July 8, 2013
Purpose of the AICPA Code of Professional Conduct
In the business world, the accounting area of a business is one area in which a great deal of risk resides. An individual can easily transpose numbers (inadvertently or intentionally), revenue or expenses can be misstated, or financial documents can easily be destroyed. These are but just a few examples in which there is risk in accounting. The AICPA Code of Professional Conduct (AICPA) is a very detailed book prepared by the American Institute of Certified Public Accounts that addresses the principles and rules that accounting professionals, more specifically certified public accountants (CPA), should abide by when working with financial data owned by their employer and/or clients (American Institute of Certified Public Accountants, 2012).
While CPA’s and other accounting professionals are not required to adhere to the rules stated within the AICPA, it is highly recommended that these individuals follow the AICPA rules as the rules go hand-in-hand with the testing for CPA’s as well as the generally accepted accounting principles (GAAP). The AICPA creates the foundation by which accounting professionals practice, whether they practice in public practice, in government, in industry or in education (American Institute of Certified Public Accountants, 2012). Within the AICPA, the principles provide the framework for the rules which accounting professionals should follow in their day-to-day work-related duties.
Ultimately, the AICPA is considered the foundation of ethical reasoning in accounting as one of its’ purposes is “to maintain and broaden public confidence, whereas all members should perform all professional responsibilities with the highest sense of integrity” (American Institute of Certified Public Accountants, 2012). Integrity is a character trait that is paramount to professional recognition and is the quality from which the public trust derives and provides the benchmark against which must ultimately test all decisions made by accountant professionals (American Institute of Certified Public Accountants, 2012).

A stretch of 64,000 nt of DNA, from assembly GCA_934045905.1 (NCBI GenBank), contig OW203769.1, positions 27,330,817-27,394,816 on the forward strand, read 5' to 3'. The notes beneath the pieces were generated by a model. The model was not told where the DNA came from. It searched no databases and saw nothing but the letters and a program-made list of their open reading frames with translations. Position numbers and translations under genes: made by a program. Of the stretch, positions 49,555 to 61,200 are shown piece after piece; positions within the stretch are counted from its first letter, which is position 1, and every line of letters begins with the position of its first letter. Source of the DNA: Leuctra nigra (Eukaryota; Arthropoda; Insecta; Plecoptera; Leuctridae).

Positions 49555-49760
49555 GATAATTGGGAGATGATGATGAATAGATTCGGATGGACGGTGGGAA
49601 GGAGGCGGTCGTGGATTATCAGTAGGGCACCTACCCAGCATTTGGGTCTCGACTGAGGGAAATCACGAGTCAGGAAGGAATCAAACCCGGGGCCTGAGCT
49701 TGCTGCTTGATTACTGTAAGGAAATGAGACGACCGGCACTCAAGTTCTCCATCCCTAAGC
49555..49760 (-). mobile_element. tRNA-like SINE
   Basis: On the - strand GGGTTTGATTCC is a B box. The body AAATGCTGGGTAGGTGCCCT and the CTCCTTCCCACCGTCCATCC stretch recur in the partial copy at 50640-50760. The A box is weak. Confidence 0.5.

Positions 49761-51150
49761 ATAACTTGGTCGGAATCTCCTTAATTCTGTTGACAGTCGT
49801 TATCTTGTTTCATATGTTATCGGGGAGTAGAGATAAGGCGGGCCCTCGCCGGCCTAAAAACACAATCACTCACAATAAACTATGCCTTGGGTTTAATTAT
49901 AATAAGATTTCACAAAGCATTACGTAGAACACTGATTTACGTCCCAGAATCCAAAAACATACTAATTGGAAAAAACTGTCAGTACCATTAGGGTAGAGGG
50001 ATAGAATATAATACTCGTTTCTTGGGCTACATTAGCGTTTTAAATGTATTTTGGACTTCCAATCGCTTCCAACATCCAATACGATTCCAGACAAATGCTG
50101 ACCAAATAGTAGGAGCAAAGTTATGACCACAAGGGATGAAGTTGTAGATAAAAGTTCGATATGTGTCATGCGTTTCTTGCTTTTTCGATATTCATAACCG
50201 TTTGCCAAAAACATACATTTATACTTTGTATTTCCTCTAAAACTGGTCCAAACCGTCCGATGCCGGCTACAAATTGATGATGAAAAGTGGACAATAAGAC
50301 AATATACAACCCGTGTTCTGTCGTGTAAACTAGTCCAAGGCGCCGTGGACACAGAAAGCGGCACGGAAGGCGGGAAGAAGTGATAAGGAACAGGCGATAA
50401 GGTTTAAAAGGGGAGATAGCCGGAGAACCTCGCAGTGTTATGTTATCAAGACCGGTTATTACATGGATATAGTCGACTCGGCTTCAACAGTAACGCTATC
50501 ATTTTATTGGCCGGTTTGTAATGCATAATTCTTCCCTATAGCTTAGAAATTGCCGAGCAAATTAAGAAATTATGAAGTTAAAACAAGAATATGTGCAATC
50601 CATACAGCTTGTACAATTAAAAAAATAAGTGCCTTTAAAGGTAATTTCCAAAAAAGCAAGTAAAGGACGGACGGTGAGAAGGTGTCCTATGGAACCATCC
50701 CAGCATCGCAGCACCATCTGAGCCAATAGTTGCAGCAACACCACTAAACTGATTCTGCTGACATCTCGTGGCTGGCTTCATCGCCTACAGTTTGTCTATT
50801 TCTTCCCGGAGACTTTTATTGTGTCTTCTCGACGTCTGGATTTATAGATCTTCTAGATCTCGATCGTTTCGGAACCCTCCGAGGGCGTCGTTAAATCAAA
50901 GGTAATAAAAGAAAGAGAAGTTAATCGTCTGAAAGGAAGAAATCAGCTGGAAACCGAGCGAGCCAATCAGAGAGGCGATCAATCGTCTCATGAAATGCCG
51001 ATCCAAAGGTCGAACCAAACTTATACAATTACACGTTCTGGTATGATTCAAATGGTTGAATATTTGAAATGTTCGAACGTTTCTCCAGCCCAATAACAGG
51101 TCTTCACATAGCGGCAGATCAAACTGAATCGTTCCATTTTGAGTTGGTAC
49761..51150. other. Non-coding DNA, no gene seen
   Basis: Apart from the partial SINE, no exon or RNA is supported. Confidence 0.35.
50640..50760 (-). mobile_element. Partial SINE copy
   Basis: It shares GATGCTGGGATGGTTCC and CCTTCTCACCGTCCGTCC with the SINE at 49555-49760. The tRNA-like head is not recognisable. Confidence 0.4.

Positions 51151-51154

The Three Most Important Purposes of the AICPA
In the accounting profession, there is a wide audience that pays close attention to the data collected and presented by accountants. This audience includes, but is not limited to, company leadership, company employees, investors or shareholders, Wall Street analysts, and creditors that provide backing for a company to function. For each of these audience members, how a particular company functions, in terms of revenue growth and ability to operate with positive cash flow, is highly regarded and therefore identifies whether or not the company is financially successful. It is my opinion that the three most important purposes of the AICPA are to protect the accounting employee (and the profession as a whole), to protect the investors of the company and to protect the creditors of the company.
When an accounting professional follows the principles and rules set forth within the AICPA, he is practicing in the best interests